7. Show Formulas: Ctrl ~

Functions are the math formulas that give Excel its power. They are math equations that Excel computes and displays. Normally, you enter a function either in the formula bar or directly in the cell, and — when you hit enter — it displays the result. Once that's done, the underlying formula becomes hidden from view. But sometimes you need to check those hidden formulas. Sure, you can go back and click every cell to see them, but if you hit Ctrl and the tilde key, all your formulas will be revealed in their cells. Oh, and in case you didn't know, the tilde key is usually in the upper left corner of your keyboard and looks like this: ~

We'd love to learn your favorite Excel tip in the comments below or on our Facebook page. ( Upgrade Your Life )
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All the Texts, Without All the Costs

All the Texts, Without All the Costs - Frank Radice, the former president of the National Academy of Television Arts and Sciences and now a media consultant, is a compulsive texter. But after racking up more than $1,000 in texting charges on a monthly mobile phone bill two years ago, he began searching for a less expensive way to communicate.

He found apps that allowed him to text free. “Once you try them, you’ll never go back to regular texting,” said Mr. Radice, 62, who texts on an iPhone and iPad using either TextNow or Skype IM.

Even though a text message usually costs the carriers less than a penny to route between mobile phones, they charge customers as much as 20 cents to send a text and another 20 cents to receive one. This adds up to an estimated $20 billion a year in revenue for the wireless industry and a lot of grumbling from consumers who feel abused.

But in the last two years there has been a proliferation of mobile apps, the latest being Apple’s iMessage, that allow users to text free. While they differ in format and ease of use, they all work on the principle of sending and receiving texts via cellphones’ data streams.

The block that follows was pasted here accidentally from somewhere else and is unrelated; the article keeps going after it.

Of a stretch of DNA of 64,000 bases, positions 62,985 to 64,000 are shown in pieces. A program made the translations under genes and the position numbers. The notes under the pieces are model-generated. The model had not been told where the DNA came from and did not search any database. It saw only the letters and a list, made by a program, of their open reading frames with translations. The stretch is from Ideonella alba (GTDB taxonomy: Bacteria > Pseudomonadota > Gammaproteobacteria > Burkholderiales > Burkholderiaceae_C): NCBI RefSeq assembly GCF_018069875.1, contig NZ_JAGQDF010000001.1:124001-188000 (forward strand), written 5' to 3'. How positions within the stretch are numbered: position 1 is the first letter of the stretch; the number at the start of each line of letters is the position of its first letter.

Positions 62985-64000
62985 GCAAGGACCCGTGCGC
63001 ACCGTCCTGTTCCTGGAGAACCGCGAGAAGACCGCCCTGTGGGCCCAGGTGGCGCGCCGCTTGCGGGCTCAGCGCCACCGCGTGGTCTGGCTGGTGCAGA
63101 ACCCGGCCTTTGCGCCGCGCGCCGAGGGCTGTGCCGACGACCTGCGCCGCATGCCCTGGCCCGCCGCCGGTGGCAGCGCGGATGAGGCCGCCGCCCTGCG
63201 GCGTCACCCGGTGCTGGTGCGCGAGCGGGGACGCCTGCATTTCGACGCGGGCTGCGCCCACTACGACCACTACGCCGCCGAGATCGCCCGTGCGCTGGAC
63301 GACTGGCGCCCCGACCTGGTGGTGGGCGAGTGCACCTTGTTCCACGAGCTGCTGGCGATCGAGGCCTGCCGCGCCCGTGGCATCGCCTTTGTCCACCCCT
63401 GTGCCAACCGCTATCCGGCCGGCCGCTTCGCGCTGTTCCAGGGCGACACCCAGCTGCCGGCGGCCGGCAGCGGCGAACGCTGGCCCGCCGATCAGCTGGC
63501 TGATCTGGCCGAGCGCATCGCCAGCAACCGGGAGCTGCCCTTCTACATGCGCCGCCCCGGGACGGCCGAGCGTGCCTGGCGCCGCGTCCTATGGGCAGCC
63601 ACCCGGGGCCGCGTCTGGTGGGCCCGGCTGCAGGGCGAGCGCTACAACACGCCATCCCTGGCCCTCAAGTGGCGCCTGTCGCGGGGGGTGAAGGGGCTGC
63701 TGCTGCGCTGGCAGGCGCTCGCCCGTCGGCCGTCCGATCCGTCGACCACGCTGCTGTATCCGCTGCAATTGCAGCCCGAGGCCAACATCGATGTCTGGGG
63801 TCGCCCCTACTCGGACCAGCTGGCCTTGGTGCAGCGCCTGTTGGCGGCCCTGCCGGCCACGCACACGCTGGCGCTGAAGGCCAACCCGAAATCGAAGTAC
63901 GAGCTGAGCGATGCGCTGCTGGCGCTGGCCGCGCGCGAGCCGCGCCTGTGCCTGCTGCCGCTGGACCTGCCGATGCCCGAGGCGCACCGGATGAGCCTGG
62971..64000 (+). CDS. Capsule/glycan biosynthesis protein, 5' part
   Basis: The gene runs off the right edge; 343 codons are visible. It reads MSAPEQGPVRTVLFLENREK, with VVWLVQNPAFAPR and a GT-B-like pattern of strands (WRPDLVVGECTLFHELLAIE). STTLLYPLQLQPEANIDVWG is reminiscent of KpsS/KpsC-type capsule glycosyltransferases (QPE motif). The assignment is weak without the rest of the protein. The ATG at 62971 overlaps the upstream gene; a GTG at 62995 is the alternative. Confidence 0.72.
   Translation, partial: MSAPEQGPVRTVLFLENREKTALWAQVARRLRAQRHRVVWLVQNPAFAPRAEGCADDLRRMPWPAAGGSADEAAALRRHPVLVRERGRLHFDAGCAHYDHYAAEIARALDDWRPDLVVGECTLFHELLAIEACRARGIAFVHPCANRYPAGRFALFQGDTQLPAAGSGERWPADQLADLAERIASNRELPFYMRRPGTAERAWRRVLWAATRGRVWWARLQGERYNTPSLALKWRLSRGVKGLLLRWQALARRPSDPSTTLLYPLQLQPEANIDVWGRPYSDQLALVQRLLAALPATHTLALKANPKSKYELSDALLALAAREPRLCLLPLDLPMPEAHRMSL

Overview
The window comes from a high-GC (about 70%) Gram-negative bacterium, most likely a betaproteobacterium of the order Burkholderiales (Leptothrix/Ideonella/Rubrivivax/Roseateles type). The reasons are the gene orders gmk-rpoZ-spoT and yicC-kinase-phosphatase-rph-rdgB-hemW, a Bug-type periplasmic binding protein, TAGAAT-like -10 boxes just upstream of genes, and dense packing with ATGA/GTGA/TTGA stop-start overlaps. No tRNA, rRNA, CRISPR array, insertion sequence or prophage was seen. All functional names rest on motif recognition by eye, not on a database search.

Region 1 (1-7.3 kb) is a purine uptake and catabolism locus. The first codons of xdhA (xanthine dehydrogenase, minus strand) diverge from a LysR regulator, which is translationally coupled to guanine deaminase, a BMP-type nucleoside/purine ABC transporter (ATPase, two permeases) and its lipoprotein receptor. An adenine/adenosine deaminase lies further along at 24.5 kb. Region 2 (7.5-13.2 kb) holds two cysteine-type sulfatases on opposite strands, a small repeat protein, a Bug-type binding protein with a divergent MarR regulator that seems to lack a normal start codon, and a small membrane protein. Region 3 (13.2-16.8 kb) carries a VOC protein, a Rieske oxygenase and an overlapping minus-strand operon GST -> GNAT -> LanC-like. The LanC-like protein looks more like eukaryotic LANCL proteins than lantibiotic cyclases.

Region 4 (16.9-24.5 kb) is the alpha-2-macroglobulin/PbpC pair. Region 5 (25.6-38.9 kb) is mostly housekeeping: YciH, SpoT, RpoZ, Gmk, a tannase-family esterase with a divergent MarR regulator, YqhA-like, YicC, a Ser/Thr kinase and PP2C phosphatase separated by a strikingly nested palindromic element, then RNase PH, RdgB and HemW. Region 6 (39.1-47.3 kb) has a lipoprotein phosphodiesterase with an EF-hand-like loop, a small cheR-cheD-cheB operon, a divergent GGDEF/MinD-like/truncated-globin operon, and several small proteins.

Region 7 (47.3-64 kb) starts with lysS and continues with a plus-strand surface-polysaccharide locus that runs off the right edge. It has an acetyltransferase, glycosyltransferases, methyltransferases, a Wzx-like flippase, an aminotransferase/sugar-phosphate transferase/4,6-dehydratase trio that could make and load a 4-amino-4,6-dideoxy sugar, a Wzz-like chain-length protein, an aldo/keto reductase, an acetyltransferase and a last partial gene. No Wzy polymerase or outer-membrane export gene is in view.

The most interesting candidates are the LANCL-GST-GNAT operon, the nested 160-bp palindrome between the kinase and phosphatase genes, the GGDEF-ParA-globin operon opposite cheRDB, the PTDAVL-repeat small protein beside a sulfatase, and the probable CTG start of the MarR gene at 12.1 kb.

“Traditional texts are sent over a defined protocol, like their own channel, that is different from the voice and data channels,” said Michael O’Brien, senior vice president for marketing solutions at Syniverse Technologies, a company in Tampa, Fla., that develops products and services for the wireless industry.

A single text message sent via a texting app uses no more than 160 bytes of data. Most cellphone data plans are 2 to 10 gigabytes (one gigabyte is about a billion bytes). So even if you texted someone all of “War and Peace,” 160 characters at a time, you would still have ample data left on your plan — although you might lose a friend.

TextFree is one of the oldest (circa 2009) and most popular texting apps, particularly among teenagers and preteenagers, who use it to text beyond the limits of their parents’ payment plans. They can also use it to text from their laptop computers, iPod Touches and iPads (bad news for parents who thought they could keep their children from texting by taking away their cellphones). Pinger, the company that offers TextFree, says the median age of its 15 million subscribers is 14.

Advertising supports TextFree and its chief competitors, TextNow and textPlus. Ads flash and bob on the bottom of the screen as you type messages, although your recipients see nothing but your text.

Or you can pay to remove the ads. On TextFree and TextNow, it costs $5.99 a year to avoid ads imploring you to buy, say, Energizer batteries. To use textPlus ad-free costs $4.99 a year, but the company is now offering it for $1.99 per year as part of a promotion.

Registered users of these apps get a new phone number for texting. Texts sent to this new number are automatically forwarded to your cellphone or other wireless device. It also appears as the originating number when texts are sent using the app. TextFree and textPlus work on iOS (i.e. iPhone, iPad and iPod Touch) and Android devices, while TextNow is only iOS compatible. But the apps are agnostic about recipients’ devices. You can send texts free to just about anyone, including the more than 60 percent of Americans who don’t have smartphones.

“Some of my friends complain about having to text to a different number,” said Barry Asch, 40, a middle-school teacher in Wellington, Fla., who uses TextFree on his iPhone. “But in this economy, if I can save $20 a month on texting fees, they can get over it.”